G8 leaders consider Libya no-fly zone
Foreign ministers from the Group of Eight major world powers are meeting in Paris to consider whether to back calls for a no-fly zone over Libya.
Britain and France are spearheading moves to prevent further air attacks on rebels by forces loyal to Col Gaddafi.
The Arab League supports a UN mandate but Russia has so far opposed military intervention and the US, Italy and Germany have also voiced reservations.
The UN Security Council is expected to consult on the proposal later.
Rebel leaders have appealed for international help in limiting Col Gaddafi's resources as his forces maintain their onslaught on rebel positions in the east of Libya.
But diplomatic sources have told the BBC that no UN resolution is on the table yet and discussions will centre on a "broad range" of issues that might be part of a new security council resolution, not just a no-fly zone.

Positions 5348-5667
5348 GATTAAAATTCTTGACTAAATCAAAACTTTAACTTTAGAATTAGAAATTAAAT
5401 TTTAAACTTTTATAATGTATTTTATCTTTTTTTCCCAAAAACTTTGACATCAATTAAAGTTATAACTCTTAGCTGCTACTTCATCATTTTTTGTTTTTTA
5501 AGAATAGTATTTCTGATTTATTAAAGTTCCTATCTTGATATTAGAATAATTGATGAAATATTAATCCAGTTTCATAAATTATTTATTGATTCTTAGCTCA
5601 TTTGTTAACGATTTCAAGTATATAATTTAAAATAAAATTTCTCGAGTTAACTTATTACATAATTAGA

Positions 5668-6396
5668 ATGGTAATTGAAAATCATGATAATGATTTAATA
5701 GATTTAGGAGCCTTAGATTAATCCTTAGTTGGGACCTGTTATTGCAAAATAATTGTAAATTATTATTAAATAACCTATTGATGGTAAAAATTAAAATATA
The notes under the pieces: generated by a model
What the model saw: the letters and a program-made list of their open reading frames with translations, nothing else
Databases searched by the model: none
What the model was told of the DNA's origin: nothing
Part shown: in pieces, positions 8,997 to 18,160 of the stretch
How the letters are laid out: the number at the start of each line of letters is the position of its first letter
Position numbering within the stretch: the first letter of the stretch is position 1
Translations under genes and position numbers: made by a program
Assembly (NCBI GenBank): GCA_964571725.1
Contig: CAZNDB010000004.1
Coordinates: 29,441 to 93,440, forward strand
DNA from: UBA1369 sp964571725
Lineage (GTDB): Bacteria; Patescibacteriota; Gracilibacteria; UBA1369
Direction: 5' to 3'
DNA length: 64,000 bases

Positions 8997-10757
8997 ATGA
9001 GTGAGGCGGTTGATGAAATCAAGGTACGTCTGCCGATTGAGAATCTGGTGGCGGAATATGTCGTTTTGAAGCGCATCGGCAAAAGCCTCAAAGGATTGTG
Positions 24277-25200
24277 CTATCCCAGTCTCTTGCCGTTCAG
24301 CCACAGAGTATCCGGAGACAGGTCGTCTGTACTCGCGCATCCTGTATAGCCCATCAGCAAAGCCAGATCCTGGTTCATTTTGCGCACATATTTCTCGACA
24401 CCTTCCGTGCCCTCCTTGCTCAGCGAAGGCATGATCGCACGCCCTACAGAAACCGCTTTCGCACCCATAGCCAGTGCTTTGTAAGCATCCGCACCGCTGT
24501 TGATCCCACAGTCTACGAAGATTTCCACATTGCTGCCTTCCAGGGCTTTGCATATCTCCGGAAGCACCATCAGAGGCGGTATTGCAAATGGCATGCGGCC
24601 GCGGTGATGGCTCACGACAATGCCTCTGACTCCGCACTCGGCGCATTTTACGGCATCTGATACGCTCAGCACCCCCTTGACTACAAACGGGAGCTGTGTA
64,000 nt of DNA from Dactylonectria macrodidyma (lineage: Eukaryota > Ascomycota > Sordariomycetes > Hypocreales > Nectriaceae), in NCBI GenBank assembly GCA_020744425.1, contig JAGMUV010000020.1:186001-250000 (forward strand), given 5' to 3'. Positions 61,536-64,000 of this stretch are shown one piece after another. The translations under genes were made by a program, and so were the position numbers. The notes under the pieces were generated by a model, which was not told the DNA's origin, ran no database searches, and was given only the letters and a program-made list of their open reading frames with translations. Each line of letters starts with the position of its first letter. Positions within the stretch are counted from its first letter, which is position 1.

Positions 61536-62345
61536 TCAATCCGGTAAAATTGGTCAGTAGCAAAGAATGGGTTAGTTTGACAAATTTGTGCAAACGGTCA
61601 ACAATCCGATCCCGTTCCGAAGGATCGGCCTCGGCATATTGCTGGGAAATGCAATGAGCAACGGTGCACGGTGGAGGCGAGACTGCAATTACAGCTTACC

US Secretary of State Hillary Clinton was due to meet French Foreign Minister Alain Juppe in Paris late on Monday afternoon.
Before they met, US officials denied a report suggesting a decision on supporting intervention on the ground had already been made. "That is a decision, a political decision ultimately, that has not been taken," Pentagon spokesman Geoff Morrell told US TV network MSNBC.
Among the biggest opponents of a no-fly zone is Turkey whose Prime Minister Recep Tayyip Erdogan told an international forum in Istanbul on Monday that intervention might be "counter-productive" and could have "dangerous consequences".
Although not a member of the G8, Turkey is part of Nato, which is expected to consider a no-fly zone on Tuesday.
British Foreign Secretary William Hague told BBC Radio that while a UN Security Council resolution was the "cleanest and simplest" way of securing a legal foundation for military intervention, countries were entitled under international law "in cases of great, overwhelming humanitarian need".
Mr Hague said that if Col Gaddafi were able to recapture much of the territory lost to rebel forces then it would be a "long nightmare for the Libyan people".
The G8 is made up of the US, Russia, Britain France, Germany and Italy, along with Canada and Japan.
Although much of the Paris meeting will be taken up by the issue of intervention in Libya, the foreign ministers will also discuss the Japanese earthquake and its aftermath.
Japanese Foreign Minister Takeaki Matsumoto is due to have separate meetings with his Russian, US and French counterparts.